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Spent a week in California seeing family and friends; it was a much needed and well-deserved break. I took a ton of pictures and wrote at least 3 songs. If I ever get the time, they will be displayed.
So we decided to do a Poetry Slam on the Friday before Spring Break in the Imagineers' classroom. Total kewlness; my students are so creative. Once I get parental permission, I want to share some of their lyrics about math and science topics they've learned so far this year. KEEP ART IN SCHOOLS!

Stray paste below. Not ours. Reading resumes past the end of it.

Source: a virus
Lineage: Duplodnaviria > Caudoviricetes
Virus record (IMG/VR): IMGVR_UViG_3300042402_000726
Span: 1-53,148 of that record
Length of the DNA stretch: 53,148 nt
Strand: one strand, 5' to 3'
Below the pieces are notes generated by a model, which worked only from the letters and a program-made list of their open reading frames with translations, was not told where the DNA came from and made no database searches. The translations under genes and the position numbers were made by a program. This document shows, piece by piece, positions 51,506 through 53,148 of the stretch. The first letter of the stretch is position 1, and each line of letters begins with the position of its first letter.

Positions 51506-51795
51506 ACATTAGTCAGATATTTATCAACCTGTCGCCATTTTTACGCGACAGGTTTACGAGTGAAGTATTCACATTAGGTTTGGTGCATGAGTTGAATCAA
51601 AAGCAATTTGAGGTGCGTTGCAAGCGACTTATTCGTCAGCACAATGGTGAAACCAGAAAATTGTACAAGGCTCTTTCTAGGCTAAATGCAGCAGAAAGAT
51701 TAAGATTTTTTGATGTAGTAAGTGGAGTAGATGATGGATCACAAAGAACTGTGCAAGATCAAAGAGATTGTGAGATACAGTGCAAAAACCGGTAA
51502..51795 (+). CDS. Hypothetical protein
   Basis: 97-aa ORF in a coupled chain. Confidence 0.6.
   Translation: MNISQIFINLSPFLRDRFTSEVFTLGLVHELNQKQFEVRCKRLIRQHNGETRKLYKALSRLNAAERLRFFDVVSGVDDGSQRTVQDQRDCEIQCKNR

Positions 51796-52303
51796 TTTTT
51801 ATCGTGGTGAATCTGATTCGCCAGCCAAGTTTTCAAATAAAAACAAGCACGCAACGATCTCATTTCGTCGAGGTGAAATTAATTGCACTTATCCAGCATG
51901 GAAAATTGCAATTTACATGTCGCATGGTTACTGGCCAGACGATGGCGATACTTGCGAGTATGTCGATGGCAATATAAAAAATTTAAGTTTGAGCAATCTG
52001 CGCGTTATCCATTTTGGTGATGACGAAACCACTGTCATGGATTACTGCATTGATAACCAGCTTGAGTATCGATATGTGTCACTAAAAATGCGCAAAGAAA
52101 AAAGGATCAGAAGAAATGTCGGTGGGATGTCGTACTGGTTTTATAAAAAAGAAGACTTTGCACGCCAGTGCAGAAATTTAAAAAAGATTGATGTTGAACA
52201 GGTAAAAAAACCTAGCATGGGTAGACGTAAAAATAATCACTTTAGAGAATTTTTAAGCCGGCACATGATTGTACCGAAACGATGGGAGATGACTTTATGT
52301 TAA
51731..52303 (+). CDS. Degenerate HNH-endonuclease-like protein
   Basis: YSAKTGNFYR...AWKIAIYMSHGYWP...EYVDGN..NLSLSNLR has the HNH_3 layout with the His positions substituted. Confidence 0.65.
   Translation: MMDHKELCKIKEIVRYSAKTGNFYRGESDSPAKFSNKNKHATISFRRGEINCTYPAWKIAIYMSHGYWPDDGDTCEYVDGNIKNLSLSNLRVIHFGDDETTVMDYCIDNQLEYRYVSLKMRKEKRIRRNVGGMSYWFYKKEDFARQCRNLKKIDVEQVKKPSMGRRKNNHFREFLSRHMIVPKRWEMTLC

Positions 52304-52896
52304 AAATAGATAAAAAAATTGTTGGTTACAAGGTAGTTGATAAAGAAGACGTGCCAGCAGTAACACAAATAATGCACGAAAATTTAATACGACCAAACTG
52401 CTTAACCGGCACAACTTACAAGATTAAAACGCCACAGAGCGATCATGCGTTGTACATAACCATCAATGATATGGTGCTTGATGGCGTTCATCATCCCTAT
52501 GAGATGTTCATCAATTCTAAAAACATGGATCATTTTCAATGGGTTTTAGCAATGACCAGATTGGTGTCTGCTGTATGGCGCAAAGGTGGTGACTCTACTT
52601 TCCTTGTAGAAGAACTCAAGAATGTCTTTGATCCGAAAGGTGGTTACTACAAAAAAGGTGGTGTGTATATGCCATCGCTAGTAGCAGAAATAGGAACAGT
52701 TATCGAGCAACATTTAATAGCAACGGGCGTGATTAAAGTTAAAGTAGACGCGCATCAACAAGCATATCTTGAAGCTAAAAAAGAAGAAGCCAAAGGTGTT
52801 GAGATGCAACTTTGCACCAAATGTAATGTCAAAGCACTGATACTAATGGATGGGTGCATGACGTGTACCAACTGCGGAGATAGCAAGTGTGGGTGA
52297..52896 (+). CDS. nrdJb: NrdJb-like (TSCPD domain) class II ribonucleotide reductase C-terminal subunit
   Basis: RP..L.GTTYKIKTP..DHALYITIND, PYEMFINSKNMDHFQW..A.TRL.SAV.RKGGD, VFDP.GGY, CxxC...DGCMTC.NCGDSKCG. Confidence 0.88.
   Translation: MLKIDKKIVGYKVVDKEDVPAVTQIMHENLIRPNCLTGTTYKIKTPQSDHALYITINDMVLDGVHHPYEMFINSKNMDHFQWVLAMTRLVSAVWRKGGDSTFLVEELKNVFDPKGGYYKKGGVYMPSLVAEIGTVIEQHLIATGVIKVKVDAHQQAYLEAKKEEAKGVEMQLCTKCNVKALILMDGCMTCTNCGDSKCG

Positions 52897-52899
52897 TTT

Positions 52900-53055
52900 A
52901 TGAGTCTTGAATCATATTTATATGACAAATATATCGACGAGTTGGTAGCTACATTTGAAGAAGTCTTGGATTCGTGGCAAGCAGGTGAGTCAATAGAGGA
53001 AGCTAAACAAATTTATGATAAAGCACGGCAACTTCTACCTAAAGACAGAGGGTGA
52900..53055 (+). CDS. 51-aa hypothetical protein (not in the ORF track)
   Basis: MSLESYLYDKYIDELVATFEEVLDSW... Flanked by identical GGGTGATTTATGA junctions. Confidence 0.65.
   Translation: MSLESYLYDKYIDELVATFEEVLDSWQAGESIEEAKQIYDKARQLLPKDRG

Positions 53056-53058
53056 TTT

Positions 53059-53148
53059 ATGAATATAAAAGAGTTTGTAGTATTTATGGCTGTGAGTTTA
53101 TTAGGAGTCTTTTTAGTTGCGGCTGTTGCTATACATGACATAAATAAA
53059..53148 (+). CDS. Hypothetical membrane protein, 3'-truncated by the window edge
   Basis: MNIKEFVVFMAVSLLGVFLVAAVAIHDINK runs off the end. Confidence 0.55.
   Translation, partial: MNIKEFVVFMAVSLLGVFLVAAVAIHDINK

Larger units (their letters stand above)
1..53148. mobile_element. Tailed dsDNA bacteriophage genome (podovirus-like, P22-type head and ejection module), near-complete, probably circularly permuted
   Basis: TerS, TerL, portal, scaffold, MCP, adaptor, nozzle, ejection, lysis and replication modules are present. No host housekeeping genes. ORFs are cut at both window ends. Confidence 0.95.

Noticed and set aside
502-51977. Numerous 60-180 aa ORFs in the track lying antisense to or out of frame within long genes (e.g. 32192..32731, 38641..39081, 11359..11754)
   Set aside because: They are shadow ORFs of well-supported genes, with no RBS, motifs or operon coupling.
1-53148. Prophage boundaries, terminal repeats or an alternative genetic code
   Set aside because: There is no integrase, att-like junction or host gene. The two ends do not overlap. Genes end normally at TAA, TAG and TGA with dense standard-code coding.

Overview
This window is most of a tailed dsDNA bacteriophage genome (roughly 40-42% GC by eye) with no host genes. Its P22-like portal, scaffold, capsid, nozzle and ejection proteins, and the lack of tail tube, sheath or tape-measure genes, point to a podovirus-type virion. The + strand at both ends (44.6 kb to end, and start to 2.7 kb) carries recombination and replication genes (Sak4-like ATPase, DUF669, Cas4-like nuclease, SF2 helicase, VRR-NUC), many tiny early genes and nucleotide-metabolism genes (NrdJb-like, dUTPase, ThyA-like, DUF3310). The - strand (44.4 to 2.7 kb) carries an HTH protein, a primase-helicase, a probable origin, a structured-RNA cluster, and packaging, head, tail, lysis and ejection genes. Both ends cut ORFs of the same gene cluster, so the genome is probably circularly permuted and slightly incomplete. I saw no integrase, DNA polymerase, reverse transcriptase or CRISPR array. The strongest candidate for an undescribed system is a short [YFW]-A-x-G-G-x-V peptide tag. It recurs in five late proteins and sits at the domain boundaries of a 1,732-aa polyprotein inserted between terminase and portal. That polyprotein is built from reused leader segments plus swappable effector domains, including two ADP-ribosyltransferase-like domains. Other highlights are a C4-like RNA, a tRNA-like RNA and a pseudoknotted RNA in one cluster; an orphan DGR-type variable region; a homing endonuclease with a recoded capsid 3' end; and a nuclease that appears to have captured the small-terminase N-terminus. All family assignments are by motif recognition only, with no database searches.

So it's a Friday afternoon, last period of the day, and I'm teaching a math intervention class for rational numbers. There's a weekender dance going on after school, and needless to day, no one really wanted to be there. I'm trying to teach a group of restless and bored 7th graders how to divide fractions, so I went back to a rhyme I learned as kid: Yours is not to reason why, just invert and multiply. Well, I had the kids repeat that a few times, and it just didn't have the impact I was looking for. So, a girl in the back pauses from texting for a moment to raise her hand (she was so polite), and says, "Mr. Wahl, you should just make a song out of that." I paused for a moment and looked around the room as everyone agreed and edged me onward. The "ah-hah" lightbulb went off, and I responded with "Challenge accepted!" I spent that afternoon drafting the lyrics to a full version that I haven't had a chance to finish yet. I quickly recorded a 1 minute version to meet a deadline for ASTE's (Alaska Society for Technology in Education) iDidaTune contest. I used GarageBand to mix my vocals (not much I can do about my voice) and sampled some tracks using KORG's iElectribe App for the iPad. It has since become the most requested song in my classroom (and the whole 7th grade for that matter) and kids actually said they wanted to "buy it" and "where can I download that on iTunes?" More on that later. I went to ASTE, won the iDidaTune song for the grownup category (there's 4 age groups: K-4, 5-8, 9-12, and Educators). I had to perform the song on the spot, and I never saw a room full of teachers whip out their SmartPhones so fast to capture some video. The presenter said, "Wouldn't you like to have that song in your Math Class," and piped in with "You can download it for just 99¢." Thanks to a great musician at the Apple Store, I discovered ReverbNation, and plan to keep pumping out the tunes. I still need to record the full version and I have a music video in mind.